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Immerse: Poets - Week 13

There’s a Song for That

For someone who did reasonably well at school, I’m really bad at tasks which involve memorization. That’s not to say I can’t remember things; I just can’t remember certain things consistently. When I was in school, it meant figuring out a lot of workarounds if I was going to be successful. One of those tricks was becoming a master at mnemonics. A lot of teachers would use acronyms to help us learn like ROY G BIV for color order or Please Excuse My Dear Aunt Sally for the order of operations in math class. Those are classic examples, but I was a little bit extra. Those would often work, but there were times I’d even forget those. What worked best for me was turning everything into a song. I could read a sentence or string of facts and would instantly hear a song in my head. Sometimes it was the words themselves which seemed familiar, but more often than not, it was the rhythm of the syllables which would trigger my association. This technique didn’t make sense to anyone else but me. One crazy example was in college when I really wanted to learn how to say the alphabet backwards. I started by writing the letters out on paper and reading them out loud. When I read the letters in reverse all I could hear was the theme song to Gilligan’s Island. After that it took me 3 minutes to master, and I can still show off that useless talent today. While I can’t really explain why my brain works this way, I can tell you the majority of things I remember from school are part of a soundtrack. It’s the same trick I use to memorize scripture (which has also been especially difficult for me).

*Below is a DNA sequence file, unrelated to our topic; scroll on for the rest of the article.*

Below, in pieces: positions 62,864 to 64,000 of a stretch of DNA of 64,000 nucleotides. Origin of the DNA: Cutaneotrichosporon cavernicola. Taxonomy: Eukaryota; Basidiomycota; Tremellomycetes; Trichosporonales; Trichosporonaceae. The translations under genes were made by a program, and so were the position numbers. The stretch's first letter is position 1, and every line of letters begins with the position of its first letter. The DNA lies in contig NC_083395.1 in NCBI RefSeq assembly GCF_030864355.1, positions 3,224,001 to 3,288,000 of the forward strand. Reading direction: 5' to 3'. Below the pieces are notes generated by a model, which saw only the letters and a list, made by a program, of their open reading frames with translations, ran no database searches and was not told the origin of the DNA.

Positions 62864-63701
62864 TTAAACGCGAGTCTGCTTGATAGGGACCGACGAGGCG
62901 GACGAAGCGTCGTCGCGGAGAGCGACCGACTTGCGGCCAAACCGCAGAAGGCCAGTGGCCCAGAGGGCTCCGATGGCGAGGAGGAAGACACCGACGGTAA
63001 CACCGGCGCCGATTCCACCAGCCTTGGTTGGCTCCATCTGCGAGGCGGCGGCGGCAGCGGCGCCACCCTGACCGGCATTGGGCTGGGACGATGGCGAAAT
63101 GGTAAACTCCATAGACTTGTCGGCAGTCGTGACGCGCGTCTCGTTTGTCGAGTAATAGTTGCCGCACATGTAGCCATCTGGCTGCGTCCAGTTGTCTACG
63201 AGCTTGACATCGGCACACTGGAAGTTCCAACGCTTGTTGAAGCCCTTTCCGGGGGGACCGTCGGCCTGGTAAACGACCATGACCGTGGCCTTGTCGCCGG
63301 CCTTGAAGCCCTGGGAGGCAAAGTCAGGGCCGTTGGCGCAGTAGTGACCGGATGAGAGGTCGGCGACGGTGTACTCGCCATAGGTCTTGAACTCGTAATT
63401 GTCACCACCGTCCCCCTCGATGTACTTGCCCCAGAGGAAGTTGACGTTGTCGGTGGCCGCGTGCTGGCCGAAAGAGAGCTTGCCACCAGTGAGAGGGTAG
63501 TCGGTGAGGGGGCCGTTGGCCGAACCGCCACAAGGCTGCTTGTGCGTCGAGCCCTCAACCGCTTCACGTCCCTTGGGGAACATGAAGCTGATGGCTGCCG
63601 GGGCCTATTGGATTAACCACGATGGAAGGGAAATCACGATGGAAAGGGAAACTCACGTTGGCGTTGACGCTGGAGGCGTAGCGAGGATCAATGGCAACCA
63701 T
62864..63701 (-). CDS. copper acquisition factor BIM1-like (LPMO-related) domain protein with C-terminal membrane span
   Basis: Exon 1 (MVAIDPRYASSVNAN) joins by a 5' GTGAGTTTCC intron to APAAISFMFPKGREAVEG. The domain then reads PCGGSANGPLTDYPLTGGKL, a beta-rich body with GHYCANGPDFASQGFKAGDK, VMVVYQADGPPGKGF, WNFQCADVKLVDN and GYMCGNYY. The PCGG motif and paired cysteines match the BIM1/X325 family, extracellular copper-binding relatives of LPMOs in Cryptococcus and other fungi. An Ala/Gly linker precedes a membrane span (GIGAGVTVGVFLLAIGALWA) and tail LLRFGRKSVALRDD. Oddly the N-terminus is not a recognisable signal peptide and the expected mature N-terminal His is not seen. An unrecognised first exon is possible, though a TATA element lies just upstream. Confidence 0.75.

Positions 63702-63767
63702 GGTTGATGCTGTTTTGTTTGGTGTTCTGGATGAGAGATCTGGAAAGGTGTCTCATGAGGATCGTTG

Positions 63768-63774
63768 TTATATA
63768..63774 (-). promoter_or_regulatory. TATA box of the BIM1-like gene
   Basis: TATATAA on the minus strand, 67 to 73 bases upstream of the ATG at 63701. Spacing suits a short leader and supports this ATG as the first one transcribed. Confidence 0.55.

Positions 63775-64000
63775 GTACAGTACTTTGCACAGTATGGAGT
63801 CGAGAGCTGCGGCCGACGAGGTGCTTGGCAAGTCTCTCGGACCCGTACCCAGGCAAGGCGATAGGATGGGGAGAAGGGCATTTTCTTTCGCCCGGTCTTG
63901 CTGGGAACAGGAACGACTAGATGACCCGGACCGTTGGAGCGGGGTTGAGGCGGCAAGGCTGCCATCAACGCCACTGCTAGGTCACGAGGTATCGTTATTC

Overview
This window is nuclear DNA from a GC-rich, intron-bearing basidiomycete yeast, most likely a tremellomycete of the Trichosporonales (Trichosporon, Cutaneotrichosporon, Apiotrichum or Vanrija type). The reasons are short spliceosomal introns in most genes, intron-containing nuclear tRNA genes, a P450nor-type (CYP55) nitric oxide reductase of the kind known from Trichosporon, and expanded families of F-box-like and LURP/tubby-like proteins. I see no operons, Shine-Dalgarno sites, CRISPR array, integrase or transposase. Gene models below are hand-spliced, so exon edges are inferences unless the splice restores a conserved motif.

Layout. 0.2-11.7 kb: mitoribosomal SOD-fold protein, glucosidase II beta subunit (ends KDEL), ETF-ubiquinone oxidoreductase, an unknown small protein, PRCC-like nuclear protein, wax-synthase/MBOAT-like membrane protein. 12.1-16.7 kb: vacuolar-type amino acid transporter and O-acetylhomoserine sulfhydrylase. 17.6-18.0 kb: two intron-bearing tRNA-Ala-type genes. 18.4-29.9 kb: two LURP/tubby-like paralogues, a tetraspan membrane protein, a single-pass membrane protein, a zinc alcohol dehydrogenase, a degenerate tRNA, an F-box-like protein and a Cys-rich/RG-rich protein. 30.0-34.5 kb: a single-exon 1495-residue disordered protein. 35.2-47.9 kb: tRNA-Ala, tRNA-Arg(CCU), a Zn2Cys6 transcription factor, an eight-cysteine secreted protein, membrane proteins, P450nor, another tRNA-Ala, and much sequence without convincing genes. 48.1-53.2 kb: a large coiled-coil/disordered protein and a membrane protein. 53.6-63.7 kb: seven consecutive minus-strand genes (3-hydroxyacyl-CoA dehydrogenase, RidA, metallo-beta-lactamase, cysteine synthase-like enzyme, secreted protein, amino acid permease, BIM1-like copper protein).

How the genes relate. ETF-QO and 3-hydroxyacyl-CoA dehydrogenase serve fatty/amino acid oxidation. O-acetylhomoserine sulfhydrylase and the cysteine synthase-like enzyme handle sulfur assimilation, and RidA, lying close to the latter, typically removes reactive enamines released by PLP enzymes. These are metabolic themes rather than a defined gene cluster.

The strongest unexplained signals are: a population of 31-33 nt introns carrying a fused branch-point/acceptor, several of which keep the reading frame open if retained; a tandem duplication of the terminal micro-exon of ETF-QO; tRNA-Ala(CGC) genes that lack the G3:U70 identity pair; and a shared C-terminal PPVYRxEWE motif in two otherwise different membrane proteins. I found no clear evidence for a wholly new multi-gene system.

I truly believe music is one of the best things God has gifted us with. It can be used in so many different ways. It has this wonderful ability of tying emotions to the written word – the same emotions which play a huge role in memory formation. There have been many studies about why our memories are so much stronger when they are connected to strong feelings. It’s why we can remember exactly where we were on September 11, 2001 but no idea what we may have been doing on September 10, 2001. When I read the Psalms, I can personally feel those emotions being written about. I don’t have to actually hear the melody in order to feel its existence. There is a passion which comes across so much more clearly than in other parts of the Bible. You feel as if you’re right there experiencing the same thing. A lot of those passages are about praising God and His attributes. Depending on the translation, the word “praise” is used roughly between 200-350 times in the Bible, and most of them are in the Psalms. So when this week’s Immerse: Poets reading (Week 13, day 5) ends with “Let everything that breathes sing praises to the Lord.” I didn’t just read the words. I sang them in my head just like we practiced in choir. If you were in choir with me that year, you probably sang it, too. That’s the magic of music. If we’ve forgotten the words, there’s a song out there to help us, and there’s no  better place to get those words than Scripture.